Spotlight on Psychoanalytic Psychology, V. 27 No. 3
For the Spotlight of Volume 27, Issue Number 3 of Psychoanalytic Psychology, I wish to comment on Paul Wachtel’s article, "Beyond "ESTs": Problematic assumptions in the pursuit of evidence-based practice".
Wachtel’s paper draws from a controversy that many of us are already familiar with and recently illustrated by the absurdist claim found in a 2009 issue of Newsweek suggesting that clinical psychologists reject science, which was shortly followed by Shedeler’s 2010 scientific publication showing the effectiveness of psychodynamic psychotherapy. Something didn’t smell right in the Newsweek article, and Shedeler’s publication in the American Psychologist provides ample redress.
Wachtel does a masterful job of identifying what I refer to as a foul smell. He notes that the narratives of Empirically Supported Treatment arise from a movement with an agenda whose politics run amuck in a manner that works against a spirit of scientific inquiry. If we are to move beyond buzzwords and slogans in a conflict in which one may attack by calling another anti-scientific, careful analysis matters. Wachtel does not disappoint. He eloquently critiques the assumptions made by the manualized treatment movement. His critique deserves the attention of anyone who cares about the clinical practice of psychotherapy and the science of psychology.
Wachtel states his goals clearly: To examine the assumptions found in the Empirically Supported Treatment movement, and to provide an alternative view regarding evidence and practice. Among several interesting points, Wachtel finds a degrading branding problem. What was first called “empirically validated”, became “empirically supported”, and now becomes “evidence-based.” That alone would be a knockout punch, but Wachtel hasn’t really started at this point in the paper. He provides a significant critique of the practice of studying the treatment of one DSM disorder at a time (not prototypical), manualization (evidence that it may be counter-productive), and randomized controlled trials (not a gold standard from which to practice science). In the wake of his critique and illustration of what certainly looks to be political intent on the part of Division 12, Wachtel argues for multiple methods and the use of effect sizes in order to combat what he refers to as the “Walmart” approach to treatment in which low level technicians dispense treatment that just might not constitute a best practice.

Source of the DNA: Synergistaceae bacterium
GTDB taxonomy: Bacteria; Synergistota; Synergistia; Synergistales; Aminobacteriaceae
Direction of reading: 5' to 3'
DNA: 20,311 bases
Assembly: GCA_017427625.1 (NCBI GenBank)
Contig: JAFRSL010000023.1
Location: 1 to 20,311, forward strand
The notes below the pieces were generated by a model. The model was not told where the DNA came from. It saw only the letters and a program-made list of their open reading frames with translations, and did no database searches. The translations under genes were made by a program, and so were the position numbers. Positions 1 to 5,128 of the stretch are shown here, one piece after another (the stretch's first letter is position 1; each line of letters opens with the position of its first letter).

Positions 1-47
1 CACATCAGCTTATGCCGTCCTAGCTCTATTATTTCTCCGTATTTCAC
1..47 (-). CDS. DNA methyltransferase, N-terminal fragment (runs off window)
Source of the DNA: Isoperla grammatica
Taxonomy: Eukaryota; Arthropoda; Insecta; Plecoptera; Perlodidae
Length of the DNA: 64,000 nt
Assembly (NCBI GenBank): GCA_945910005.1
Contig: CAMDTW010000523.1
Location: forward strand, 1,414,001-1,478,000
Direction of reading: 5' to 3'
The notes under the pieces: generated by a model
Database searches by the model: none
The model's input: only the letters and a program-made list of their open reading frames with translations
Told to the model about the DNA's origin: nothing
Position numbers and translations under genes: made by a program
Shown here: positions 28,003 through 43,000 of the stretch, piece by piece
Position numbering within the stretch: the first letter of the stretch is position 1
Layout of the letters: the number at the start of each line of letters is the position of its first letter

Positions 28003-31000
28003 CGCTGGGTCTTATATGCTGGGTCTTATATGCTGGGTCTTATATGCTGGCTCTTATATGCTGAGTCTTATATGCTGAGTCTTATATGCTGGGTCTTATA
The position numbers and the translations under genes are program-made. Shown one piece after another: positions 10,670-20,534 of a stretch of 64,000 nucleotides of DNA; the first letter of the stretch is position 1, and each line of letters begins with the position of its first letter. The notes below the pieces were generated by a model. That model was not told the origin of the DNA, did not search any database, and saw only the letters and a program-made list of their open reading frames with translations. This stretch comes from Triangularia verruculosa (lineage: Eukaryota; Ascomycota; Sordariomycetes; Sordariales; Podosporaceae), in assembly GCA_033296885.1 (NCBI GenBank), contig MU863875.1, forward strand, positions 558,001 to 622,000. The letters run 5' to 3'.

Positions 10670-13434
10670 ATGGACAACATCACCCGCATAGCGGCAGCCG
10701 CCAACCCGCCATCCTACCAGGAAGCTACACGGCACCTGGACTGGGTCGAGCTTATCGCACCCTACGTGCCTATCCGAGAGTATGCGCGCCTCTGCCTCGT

Towards the end of his paper, Wachtel notes that convergence does exist between some aspects found in cognitive behavioral therapy and psychoanalysis. Such an observation is to be expected from a writer who has been interested in integration between psychoanalytic therapy and behavior therapy for some time (e.g., Wachtel, 1977). The simple fact that his project has sustained itself over decades (Wachtel, 1997) is all the more reason that this paper deserves our attention.
Begley, S. (2009). Ignoring the evidence: Why do psychologists reject science? Newsweek, October, 12, 2009.
Shedler, J. (2010). The efficacy of psychodynamic therapy. American Psychologist, 65,98-109.
Wachtel, P. (1977). P sychoanalysis and Behavior Therapy. Toward an Integration. New York: Basic Books, Inc.
Wachtel, P. (1997). Psychoanalysis, Behavior Therapy, and the Relational World. Washington DC: American Psychological Association.